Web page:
Elderly client and ...
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Elderly client and warfarin advice please

newbie aroma
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Topic starter
New Member
Joined: 12 years ago

Hi I recently enrolled on an aromatherapy course and have an elderly client with arthritis of the ankle , he has HBP and is also on warfarin , I have asked clinet to check with her doctor as this is contraindicated , but I would really appreciate some advice on which oils to use , I would only be giving very light massage to the ankle and knee joint, to help increase ROM and ease painful joints . I would like to make this one of my case studies for the course . Any advice would be so very much appreciated . Thank you so much for your time
Newbie Aroma

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Noble Member
Joined: 15 years ago

If he has high BP I can tell you not to use Rosemary 🙂 Good luck with your course, you will love Aroma, I do 🙂 Lavender is great for arthritis a very soothing oil.

Out of interest what oils are you allowed to use ?

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Noble Member
Joined: 12 years ago

Every contraindication is relative, understanding why is more helpful.

With warfarin there is increased risk of bruising, haemorrage, and damage to blood vessels. So best to avoid strong techniques.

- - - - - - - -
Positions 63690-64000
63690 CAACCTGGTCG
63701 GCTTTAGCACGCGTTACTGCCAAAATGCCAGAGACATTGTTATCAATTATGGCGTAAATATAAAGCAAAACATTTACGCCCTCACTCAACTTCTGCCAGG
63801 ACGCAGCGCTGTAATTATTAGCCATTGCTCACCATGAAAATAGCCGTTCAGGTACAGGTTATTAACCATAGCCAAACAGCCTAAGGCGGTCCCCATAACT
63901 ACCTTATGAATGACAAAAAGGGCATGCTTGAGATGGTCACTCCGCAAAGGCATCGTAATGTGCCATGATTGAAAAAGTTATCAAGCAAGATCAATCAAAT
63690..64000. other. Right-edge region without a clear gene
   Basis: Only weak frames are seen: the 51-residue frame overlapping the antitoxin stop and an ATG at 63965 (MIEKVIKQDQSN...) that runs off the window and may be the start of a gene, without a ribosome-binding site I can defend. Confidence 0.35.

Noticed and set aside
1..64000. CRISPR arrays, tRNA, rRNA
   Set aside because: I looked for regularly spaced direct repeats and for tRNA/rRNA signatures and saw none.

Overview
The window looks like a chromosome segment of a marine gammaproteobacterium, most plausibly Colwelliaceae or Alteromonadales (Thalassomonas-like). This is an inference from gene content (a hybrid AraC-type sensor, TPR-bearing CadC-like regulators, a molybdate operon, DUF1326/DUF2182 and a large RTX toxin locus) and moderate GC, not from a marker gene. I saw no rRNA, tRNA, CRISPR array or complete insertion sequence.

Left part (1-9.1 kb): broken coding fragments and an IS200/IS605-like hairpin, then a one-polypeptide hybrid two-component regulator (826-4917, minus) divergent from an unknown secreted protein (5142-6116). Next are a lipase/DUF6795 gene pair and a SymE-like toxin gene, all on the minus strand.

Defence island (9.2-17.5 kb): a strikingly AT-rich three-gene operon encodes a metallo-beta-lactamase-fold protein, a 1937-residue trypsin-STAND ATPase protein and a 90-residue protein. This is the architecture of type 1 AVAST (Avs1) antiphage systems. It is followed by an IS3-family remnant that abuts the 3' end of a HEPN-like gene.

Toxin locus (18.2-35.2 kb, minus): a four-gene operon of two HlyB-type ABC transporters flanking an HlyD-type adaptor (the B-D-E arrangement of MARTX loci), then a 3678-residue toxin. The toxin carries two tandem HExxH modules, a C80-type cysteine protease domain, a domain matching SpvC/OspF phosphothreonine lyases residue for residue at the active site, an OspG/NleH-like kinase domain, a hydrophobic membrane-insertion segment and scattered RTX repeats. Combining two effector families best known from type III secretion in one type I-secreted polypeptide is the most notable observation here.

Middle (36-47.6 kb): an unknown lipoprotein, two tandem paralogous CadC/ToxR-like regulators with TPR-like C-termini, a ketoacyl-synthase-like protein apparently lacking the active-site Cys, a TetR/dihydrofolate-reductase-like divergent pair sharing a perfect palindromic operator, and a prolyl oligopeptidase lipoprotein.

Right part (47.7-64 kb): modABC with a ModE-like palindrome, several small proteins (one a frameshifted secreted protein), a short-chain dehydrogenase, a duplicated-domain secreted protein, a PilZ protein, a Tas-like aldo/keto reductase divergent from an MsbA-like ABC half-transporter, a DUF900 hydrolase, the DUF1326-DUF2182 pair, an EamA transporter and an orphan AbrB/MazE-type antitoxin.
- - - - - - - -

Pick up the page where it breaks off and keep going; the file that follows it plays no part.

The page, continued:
Supposedly the warfarin is to stop clotting, in which case DVT is less likely to be the concern. Nevertheless, best to avoid disturbance to the big deep vessels of the leg, and anterior of the neck.

One always suspects that the tissues are more fragile in these cases, CVS disease is associated with the same nutritional issues as scurvy, ie the integrity of connective tissue is reduced.

Avoid sudden changes of position from standing to supine or back to standing, beware of other signs of circulatory problems, eg breathing difficulty when lying flat.

Your patient is probably dehydrated, and I would consider a check of their diet. Worth going through the whole drugs list and see what else appears. Even innocuous appearing things like creams and immolients can have an effect on health, lets face it, if they didn't then they wouldn't be used.

In these sorts of cases, there are usually one or two drugs that it's very questionable they should be using. This may seem like somebody elses department, but getting patients to take an interest in their medication load can be as important as anything else anybody does for them. Finding even one drug to come off can be surprisingly beneficial.

Of course, the correct approach to dealing with these issues is to get them to discuss these things with their doctor, it is for the GP to take them off something. Most GPs are delighted if patients prefer not to be medicated, I'm sure many prescribe just to 'be on the safe side'.

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New Member
Joined: 9 years ago

By the time I was able to get in to see her, I had no sign of anything, and so that was discounted. I never followed through again.